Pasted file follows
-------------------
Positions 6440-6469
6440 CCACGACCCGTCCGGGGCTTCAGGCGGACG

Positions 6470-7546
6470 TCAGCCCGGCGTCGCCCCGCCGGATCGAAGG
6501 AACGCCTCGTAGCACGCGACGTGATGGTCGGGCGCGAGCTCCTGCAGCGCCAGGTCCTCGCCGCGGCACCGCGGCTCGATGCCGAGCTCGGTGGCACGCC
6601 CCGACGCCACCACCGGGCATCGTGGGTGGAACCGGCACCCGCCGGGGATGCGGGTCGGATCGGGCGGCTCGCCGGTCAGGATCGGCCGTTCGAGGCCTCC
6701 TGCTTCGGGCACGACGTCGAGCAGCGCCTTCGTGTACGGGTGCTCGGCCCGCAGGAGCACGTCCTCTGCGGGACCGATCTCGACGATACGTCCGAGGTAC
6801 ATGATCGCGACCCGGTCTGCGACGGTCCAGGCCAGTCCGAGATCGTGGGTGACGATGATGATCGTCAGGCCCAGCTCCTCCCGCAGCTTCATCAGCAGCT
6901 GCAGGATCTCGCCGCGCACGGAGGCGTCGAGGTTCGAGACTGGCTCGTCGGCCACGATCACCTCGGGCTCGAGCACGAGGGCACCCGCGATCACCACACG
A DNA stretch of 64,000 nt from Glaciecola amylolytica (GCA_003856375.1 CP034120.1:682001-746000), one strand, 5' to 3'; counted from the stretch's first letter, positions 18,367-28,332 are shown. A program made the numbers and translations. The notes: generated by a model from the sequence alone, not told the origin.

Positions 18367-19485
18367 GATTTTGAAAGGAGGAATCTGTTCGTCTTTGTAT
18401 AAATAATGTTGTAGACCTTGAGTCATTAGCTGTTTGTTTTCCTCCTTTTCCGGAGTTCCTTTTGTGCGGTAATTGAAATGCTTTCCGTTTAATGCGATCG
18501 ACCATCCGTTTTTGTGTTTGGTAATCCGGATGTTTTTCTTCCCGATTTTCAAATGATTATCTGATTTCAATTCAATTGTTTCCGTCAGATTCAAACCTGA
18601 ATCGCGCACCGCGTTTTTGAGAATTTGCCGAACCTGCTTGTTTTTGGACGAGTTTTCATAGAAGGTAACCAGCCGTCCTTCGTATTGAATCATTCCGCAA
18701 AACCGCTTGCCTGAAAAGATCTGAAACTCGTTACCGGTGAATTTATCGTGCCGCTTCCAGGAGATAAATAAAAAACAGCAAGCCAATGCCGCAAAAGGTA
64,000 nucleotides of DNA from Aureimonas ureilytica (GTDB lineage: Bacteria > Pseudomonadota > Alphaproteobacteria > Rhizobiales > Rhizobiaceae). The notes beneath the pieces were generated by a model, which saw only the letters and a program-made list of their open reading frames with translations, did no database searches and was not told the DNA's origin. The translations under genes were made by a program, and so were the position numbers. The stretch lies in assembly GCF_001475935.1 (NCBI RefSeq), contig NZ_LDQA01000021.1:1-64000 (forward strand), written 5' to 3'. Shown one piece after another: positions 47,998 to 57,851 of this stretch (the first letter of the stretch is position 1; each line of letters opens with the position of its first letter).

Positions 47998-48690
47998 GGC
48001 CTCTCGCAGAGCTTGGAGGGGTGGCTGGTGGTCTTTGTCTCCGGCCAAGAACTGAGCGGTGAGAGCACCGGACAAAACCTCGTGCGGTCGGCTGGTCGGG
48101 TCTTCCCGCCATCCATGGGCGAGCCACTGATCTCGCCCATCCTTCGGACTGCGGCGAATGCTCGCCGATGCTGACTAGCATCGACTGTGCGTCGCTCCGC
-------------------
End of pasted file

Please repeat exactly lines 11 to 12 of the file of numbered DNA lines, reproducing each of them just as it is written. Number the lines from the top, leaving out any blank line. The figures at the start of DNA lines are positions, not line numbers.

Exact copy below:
Positions 18367-19485
18367 GATTTTGAAAGGAGGAATCTGTTCGTCTTTGTAT